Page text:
about being OTHER-Centered vs. SELF-Centered.
7. Gain an Advance
An advance is “the next step” in the selling process. It could mean a second
visit, this time with the board, a tour of their facility, a survey, some indication
that we are moving forward. Sometimes the prospect must tell us
what is next. “Where do we go from here?” we might ask; or “What is the
next step for us?” Again, their body language, tone of voice, level of involvement
will tell us their degree of readiness. Say what you see. “I get a
sense you are excited as I am about the possibility of working together.”
They will agree and guide you to the advance, the next step in the sales
8. Put Together a Solid Proposal
An agreement is a summary, not an exploration. It’s a paraphrase of what
the prospect said to us, our conversation’s main points. It’s what we discussed
and determined. It’s the objectives that matter most to the economic
buyer and why they want them; moreover, it’s what it will mean to the
buyer and/or the organization. Methodologies, Approaches, Timelines, and
a Choice of Yeses. I prefer three options. At the end, insert relevant attributable
quotes from previous clients where it makes sense, even a list of
clients. When someone else blows your horn, it travels twice as far.
9. Ask for the Sale
Go through the agreement, making certain all the decision makers are in
the room, on the line or in your Skype/Go To Meeting. Trial Closes are always
fun. “Did you want us to do this in the morning or afternoon?” “Will
you be using a credit card or is a check better?” Say it with confidence.
Expect a yes. If we have done everything we have discussed, we are in a
great position to close this new business. I teach my clients to use “The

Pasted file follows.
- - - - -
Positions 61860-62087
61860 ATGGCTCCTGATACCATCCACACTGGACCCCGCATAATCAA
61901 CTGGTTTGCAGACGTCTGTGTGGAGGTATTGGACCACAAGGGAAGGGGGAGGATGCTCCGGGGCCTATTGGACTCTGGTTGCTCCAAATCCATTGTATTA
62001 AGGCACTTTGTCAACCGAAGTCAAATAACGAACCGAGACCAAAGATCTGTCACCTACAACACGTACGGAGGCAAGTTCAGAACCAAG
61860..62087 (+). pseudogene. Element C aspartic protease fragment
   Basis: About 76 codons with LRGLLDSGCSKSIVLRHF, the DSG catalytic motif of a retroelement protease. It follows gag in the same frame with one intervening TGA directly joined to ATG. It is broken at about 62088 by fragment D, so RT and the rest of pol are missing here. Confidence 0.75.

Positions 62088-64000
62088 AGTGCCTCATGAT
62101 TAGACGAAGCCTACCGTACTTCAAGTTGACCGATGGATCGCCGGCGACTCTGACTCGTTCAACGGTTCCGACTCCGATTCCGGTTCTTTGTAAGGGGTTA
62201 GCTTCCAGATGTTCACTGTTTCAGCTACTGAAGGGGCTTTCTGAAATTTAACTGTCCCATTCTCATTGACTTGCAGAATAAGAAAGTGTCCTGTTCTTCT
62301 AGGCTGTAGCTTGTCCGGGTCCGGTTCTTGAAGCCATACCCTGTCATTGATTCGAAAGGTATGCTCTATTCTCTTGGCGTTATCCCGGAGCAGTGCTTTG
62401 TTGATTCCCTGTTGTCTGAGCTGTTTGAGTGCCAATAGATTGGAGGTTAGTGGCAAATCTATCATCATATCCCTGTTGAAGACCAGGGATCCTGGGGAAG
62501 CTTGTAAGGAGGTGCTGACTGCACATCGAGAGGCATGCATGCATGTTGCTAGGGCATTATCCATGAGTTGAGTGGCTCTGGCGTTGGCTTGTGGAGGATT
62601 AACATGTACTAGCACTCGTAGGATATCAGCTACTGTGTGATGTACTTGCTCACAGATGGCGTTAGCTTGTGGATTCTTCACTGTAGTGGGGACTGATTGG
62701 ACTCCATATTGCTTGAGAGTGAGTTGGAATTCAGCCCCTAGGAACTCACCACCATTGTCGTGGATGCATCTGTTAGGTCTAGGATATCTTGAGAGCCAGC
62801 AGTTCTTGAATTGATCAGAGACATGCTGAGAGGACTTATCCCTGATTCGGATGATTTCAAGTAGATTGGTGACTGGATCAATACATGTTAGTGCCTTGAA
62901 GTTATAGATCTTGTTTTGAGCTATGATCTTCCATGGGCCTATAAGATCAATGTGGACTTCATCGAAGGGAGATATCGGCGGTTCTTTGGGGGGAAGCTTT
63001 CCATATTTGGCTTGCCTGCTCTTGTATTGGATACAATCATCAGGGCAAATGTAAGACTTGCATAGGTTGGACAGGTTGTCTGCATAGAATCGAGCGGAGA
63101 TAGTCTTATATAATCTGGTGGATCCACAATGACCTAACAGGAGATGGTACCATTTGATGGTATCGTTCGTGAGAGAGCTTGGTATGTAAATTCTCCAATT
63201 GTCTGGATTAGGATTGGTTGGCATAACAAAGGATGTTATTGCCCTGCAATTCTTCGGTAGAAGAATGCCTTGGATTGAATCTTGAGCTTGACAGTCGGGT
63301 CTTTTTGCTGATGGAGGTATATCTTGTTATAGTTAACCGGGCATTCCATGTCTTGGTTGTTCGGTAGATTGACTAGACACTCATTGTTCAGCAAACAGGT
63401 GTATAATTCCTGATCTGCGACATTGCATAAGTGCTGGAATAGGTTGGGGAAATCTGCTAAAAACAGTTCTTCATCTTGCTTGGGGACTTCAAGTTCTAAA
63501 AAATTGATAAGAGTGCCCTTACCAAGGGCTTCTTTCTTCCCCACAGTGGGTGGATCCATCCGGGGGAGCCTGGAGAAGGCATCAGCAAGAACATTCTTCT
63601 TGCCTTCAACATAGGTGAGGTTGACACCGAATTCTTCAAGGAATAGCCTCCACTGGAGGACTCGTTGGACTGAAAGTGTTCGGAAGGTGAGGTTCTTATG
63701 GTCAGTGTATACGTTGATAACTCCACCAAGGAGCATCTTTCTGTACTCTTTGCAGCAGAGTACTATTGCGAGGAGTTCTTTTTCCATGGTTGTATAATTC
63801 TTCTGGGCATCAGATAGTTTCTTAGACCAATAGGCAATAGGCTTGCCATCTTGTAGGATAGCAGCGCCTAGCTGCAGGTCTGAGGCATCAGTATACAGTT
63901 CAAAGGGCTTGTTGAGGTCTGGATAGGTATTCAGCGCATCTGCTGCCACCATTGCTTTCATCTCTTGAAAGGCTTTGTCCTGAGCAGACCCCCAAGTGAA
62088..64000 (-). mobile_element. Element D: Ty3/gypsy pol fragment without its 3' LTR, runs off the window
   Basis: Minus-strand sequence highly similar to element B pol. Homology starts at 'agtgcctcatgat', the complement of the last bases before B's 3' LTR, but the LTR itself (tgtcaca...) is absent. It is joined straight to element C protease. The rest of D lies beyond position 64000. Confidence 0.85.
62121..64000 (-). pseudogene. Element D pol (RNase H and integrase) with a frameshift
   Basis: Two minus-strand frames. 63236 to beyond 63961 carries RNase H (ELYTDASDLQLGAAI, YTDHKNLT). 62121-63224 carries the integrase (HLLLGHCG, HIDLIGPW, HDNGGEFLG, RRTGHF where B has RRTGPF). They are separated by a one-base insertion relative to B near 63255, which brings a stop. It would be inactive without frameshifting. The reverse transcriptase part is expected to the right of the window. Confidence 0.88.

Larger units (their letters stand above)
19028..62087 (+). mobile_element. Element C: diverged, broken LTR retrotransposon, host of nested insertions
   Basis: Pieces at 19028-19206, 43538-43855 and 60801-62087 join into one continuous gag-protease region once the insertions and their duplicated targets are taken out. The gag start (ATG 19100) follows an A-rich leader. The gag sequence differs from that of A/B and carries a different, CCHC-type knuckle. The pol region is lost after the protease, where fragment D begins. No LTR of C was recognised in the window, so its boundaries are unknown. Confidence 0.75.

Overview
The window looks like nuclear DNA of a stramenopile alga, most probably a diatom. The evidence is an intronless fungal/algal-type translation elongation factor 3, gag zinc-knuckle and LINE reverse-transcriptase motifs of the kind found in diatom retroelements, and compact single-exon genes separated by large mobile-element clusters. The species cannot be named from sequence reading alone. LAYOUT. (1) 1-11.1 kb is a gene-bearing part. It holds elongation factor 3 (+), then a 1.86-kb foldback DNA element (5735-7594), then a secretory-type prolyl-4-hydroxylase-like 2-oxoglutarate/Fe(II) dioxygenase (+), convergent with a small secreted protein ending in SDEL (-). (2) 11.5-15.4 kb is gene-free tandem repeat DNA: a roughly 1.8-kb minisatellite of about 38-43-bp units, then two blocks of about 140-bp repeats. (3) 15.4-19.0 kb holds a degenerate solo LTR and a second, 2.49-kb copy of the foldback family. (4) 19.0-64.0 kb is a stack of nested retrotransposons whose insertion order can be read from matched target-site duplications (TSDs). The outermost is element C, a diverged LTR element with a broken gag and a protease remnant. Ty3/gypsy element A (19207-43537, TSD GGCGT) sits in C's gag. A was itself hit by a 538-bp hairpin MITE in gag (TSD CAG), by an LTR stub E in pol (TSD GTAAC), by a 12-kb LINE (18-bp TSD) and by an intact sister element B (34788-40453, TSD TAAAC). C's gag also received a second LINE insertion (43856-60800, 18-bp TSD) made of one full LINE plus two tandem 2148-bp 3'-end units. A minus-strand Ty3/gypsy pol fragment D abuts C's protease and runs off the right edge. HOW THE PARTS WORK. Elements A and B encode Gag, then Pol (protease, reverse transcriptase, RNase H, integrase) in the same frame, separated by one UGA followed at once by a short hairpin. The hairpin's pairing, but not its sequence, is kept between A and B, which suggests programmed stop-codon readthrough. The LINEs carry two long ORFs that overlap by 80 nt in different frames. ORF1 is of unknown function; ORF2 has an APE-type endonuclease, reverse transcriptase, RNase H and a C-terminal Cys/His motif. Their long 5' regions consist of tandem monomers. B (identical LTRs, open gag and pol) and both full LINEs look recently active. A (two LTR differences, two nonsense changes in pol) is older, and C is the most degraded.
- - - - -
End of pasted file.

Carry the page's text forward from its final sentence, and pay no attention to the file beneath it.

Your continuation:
Silent Pen” close. We simply put the agreement in front of our prospect,
turn to the signatory page, slide a pen across the desk, smile, lean back
and remain silent. The first one to talk...loses. But in reality, we both win.
Try it. It’s fun. Moreover, it works!
10. Go the Extra-VALUE Mile
I reserve the right to add more time and value. I recently conducted a one
hour keynote for one of the fastest growing wireless communication companies
(think pink), an amazing group of superstar business to business
sales professionals. I was scheduled to speak at 2:50 pm to 4:00 pm. I
showed up at 0730, to listen to their internal speakers, observed their
breakout sessions, enjoy fireside chat with the CEO (John Legere), breakfast,
lunch and dinner. Yogi Berra said, “You can observe a lot by
watching!” It allowed me to truly tailor my talk to their culture, language,
areas of expected growth. The frosting on the cake was, I surprised the
audience by handing out 200 copies of my first book, “Freedom From
Fear”. I never tire of standing ovations, they are good for the soul. I signed
books for an hour afterward. I was invited to bowling and cocktails. At dinner
the CEO said to me, “You did a great job. There are some other areas I
think we can use your services. Your talk was spot on. Great job. I am going
to read your book tonight and send you an email on my thoughts.
Thanks again.” The VP that hired me was beaming. It was the Extra-VALUE
Mile Smile. What can you do to add value? What can you offer none
of your competitors do? How can you delight your customers with more
than they expected?
I love this new Mac. It weighs two pounds, is lightening fast and cool.
Thanks Steve Jobs, may you rest in peace.
It really is true, we can have everything we want in life, if we only help
enough other people get what they want, first. Make it a great day…unless
you have other plans!
Mark Matteson - Author